How You Can Explain Forest Carbon in Context
We’ll begin rolling out the new series later this month, but we’ve also been producing an intermittent series on the broader history of land use within the Paris Climate Agreement, and we’ll be posting the next installment soon. If you find yourself struggling to either understand or explain the evolution of this sector, we encourage you to read or share this series as it unfolds. You can find the first installment here, but we also published a short-and-sweet summary that you may find worth sharing:
Published in mid-July, this story puts the recent spate of mainstream coverage into historical context by tracing the evolution of forest carbon all the way back to Jean Senebier’s discovery of photosynthesis in 1796. It then moves through Charles Keeling’s measurements of atmospheric CO2 in the 1950s and the early experiments with forest carbon in the 1980s. Short and sweet, it provides links to the series we are rolling out – a series that is clearly a work in progress, and one we hope you will find just as fascinating to read as we’ve found it is to research.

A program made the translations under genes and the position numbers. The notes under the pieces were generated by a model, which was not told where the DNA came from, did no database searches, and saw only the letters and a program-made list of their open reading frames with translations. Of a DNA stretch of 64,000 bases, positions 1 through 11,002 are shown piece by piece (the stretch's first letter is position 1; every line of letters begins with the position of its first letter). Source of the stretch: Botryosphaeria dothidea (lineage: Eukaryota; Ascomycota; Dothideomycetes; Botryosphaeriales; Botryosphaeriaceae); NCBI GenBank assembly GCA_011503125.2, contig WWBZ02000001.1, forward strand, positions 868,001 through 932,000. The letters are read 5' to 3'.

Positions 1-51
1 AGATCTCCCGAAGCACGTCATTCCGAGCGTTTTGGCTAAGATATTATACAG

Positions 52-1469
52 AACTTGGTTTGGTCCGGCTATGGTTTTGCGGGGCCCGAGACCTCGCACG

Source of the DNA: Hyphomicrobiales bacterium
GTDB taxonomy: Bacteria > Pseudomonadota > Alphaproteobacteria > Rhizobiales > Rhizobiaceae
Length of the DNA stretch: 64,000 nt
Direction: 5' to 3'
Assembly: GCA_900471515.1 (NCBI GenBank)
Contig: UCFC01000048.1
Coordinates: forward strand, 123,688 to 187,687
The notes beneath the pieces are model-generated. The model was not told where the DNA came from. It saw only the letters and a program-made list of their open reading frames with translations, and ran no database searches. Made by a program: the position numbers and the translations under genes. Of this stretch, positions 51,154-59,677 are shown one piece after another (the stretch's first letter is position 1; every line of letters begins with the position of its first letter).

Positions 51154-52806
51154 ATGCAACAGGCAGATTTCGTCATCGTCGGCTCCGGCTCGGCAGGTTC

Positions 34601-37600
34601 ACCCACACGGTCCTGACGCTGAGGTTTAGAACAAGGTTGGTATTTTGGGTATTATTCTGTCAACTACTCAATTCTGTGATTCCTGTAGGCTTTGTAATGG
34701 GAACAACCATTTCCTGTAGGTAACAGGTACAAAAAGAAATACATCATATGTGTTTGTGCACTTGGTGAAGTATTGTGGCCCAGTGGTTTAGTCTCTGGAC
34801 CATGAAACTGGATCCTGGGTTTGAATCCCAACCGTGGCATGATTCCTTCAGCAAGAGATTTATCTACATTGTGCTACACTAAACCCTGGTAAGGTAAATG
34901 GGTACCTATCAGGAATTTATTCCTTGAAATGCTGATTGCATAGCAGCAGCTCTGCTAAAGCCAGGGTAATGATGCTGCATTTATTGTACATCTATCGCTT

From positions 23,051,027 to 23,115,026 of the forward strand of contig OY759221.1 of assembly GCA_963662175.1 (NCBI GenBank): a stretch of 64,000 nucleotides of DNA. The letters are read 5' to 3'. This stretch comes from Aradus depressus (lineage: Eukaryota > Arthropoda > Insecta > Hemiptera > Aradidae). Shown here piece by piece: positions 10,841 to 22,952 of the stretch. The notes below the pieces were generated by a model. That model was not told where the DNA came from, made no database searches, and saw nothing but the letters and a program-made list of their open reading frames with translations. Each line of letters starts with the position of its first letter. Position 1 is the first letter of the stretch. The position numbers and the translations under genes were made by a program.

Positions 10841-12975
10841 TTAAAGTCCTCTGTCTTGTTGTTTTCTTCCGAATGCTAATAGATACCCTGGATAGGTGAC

Another piece that offers some perspective is this even shorter one, which will direct you to some research on how carbon pricing impacts conservation:
The generally-accepted social cost of carbon is roughly $100 per ton of carbon dioxide in the atmosphere, but voluntary carbon prices rarely top $10 per ton. New research shows that a price of just $20 per ton can dramatically slow deforestation, especially in Africa, and mop up nearly 6 gigatonnes of carbon dioxide.
Research shows we can get 37 percent of the way to meeting the Paris Climate Agreement’s 2-degree target by improving the way we manage forests, farms, and fields, and carbon markets offer a way of funneling money into these activities. Here’s where markets stand now, and how we move them forward quickly.